Bright in the dark: endeavour and the lighthouse (3)

SE Lighthouse from sea gates4AA

Something had happened when we decided to approach the strange village by walking along the beach and coming to it via the old but grand harbour, with its mighty blocks and sea-gates. It was only later that we realised that what we had, inadvertently, photographed in the far distance was the focus of the whole story.

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You could relate it to one of my favourite Gurdjieffian pastimes: stopping the world. This technique requires a degree of stealth and an ability not to be embarrassed by the unusual – and your part in it! Stuart and I once caused such a moment of presence by each turning around from our table (shared with a very amused Sue) in a cafe and facing the opposite way (outwards). We were not trying to be irritating, just to do something unusual. The people we were sharing the cafe with took it in good part and assumed we were doing something humorous, possibly for a bet.

On that day we had stopped after a few seconds; we had no desire to prolong it, simply to create the experience, good-naturedly, as an extension of the serious conversation we were having.

There is something about the silence generated that tells you you've got it right. It doesn't have to be in public, but there's something about that arena that generates a feeling that something else is watching…

As we walked – the wrong way – through the harbour gates and into the strange village of Hynish, I had that same feeling…

The name 'Stevenson' was on a plaque by the harbour wall. It rang a bell. I remembered a Robert Louis Stevenson as the author of Treasure Island and Kidnapped; and had the idea that he might also have written The Strange Case of Dr Jekyll and Mr Hyde; but I didn't think he built harbours…

What I didn't know was that the name Stevenson was that of a family of gifted and determined eighteenth century Scottish engineers, and that the uncle of Robert Louis Stevenson the author was a man named Alan Stevenson, and that what he and his father – Robert Stevenson – accomplished was the reason for the strange village of other-worldly buildings on this remote corner of the Scottish island of Tiree.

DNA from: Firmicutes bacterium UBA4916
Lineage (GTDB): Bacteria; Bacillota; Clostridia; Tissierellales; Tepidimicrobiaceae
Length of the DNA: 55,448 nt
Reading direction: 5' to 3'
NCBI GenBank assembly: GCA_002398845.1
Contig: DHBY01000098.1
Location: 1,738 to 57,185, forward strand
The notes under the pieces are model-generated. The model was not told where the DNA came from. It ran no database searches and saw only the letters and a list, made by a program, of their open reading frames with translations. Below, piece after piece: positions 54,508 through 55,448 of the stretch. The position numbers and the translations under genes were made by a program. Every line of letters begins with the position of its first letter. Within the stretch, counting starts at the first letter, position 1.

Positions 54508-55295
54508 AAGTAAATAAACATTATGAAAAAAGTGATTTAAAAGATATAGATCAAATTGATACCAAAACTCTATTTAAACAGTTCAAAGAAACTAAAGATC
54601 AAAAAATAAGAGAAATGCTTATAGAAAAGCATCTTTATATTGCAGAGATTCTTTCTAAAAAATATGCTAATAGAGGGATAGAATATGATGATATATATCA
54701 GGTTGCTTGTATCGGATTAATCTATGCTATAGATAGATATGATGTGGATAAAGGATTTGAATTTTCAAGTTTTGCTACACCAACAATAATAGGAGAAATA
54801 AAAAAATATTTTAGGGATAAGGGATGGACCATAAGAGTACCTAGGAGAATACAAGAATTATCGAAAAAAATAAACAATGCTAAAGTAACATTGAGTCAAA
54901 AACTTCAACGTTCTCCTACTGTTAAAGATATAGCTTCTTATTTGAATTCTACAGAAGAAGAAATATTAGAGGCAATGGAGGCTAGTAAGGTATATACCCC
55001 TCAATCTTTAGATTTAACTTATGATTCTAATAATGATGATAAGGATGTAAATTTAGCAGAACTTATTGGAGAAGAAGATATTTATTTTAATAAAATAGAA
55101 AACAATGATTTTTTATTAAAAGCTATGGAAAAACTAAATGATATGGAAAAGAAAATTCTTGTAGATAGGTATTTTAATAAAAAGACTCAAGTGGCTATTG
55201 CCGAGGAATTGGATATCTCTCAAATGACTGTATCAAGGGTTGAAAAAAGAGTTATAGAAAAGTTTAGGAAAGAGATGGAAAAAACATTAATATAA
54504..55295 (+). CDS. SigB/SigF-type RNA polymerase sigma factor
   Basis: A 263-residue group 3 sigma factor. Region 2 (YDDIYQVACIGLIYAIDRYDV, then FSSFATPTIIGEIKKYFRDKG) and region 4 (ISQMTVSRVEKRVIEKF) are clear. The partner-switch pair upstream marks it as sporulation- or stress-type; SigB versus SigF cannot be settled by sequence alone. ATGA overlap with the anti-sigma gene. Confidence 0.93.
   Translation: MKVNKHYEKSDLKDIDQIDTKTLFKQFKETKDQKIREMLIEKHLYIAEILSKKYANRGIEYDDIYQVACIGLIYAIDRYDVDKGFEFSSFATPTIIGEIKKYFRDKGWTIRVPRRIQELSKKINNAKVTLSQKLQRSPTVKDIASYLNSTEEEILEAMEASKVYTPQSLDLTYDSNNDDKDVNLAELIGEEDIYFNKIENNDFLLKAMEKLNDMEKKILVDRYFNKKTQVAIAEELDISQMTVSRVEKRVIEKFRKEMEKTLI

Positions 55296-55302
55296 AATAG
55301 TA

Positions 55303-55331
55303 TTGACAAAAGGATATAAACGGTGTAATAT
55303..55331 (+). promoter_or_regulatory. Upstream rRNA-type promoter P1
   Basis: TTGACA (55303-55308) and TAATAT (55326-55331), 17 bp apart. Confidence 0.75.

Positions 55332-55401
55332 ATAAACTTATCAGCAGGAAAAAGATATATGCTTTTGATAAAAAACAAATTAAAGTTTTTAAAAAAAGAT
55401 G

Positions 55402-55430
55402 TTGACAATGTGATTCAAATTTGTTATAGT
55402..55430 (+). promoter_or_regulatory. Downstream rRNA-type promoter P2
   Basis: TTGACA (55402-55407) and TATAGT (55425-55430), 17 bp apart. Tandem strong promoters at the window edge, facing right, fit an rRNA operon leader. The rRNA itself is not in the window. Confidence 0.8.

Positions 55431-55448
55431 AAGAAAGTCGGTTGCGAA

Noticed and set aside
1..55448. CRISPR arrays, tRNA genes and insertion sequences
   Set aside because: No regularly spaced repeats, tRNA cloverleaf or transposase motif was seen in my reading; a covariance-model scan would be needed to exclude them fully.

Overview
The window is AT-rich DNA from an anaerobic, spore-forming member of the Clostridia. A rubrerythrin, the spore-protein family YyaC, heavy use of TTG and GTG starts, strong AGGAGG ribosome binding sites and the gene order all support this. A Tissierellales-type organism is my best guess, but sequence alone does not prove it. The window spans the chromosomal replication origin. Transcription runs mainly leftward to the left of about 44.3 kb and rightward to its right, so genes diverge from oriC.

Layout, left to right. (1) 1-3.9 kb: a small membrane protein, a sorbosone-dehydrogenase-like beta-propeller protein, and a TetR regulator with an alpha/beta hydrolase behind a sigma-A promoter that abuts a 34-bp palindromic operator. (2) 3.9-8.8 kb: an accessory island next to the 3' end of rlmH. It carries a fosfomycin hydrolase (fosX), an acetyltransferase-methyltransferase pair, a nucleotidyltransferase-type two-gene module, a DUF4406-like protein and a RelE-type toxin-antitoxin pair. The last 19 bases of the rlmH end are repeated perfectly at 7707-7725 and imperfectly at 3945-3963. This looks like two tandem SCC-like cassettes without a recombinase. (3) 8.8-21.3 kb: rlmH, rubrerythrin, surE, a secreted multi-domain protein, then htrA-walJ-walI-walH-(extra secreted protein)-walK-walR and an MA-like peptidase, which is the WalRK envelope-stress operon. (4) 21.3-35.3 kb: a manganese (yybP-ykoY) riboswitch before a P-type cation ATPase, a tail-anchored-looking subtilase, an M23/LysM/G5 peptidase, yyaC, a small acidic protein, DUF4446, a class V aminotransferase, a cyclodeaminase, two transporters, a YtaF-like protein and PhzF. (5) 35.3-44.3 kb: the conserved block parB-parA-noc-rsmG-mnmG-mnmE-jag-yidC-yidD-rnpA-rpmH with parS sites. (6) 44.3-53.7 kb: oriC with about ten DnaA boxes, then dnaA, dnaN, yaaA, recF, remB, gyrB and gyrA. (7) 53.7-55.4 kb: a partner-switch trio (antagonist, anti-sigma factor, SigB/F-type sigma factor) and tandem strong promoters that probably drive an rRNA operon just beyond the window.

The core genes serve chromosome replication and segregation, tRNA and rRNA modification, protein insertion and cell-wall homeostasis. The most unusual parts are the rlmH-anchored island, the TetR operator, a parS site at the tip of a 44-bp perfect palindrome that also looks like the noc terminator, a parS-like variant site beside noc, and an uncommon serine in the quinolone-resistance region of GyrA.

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The view from the harbour was of a set of what looked like cottages, with a tower to their left.

The tower was related to that view out to sea; the cottages were the modern home of the Skerryvore Lighthouse Museum, which had been established by the Hebridean Trust and lovingly restored and re-established over the past ten years to protect a vital piece of Scotland's history.

Scotland's past

To understand the importance of Hynish and Tiree to Scotland's past you need to understand the way Glasgow developed in the 18th century. From a purely personal perspective, Glasgow has always been my favourite city, north of the border, because I have family there and it was the scene of many happy holidays in my teens – one of them involving my first long motorbike ride (in the pouring rain!). To find, all those years later, that Glasgow's early success as an international city had justified what happened at Hynish was a thrilling discovery.

Following the Act of Union in 1707, Scotland was free to trade, on equal terms with England, with the New World. Lucrative cargos of rice, tobacco, cotton, sugar and rum could now be imported to the Union via the deep estuary of the River Clyde. James Watt's 1760s invention of the steam engine also made Glasgow the most important exporter of manufactured good to the colonies. However, Between 1790 and 1844 more than thirty ships were known to have been wrecked in the area off the western edge of the inner Hebrides, as they fought the seas to enter and leave the Clyde.

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In 1814 an Act of Parliament was established to survey and fund the construction of an offshore lighthouse on the obstructing and deadly skerry.

The Skerryvore rocks, located just off the bottom left edge of the map, above, were ten miles west of Hynish and the father and son team appointed to survey, design and build this enormous undertaking was Robert and Alan Stevenson. Work began on the construction of the lighthouse in 1738.

Our cycle ride had stumbled on the Shore Station that was built to support the construction of the Skerryvore Lighthouse – ten miles offshore. Later, a more makeshift station on the Skerryvore rocks, themselves, was constructed. As an indication of the severity of the weather, the latter, comprising a three storey structure for supplies, managers and thirty workers, was completely destroyed by a storm in November 1838. It was redesigned and built again in time for the following spring – the workers having agreed to stay and work on the rock through the winter!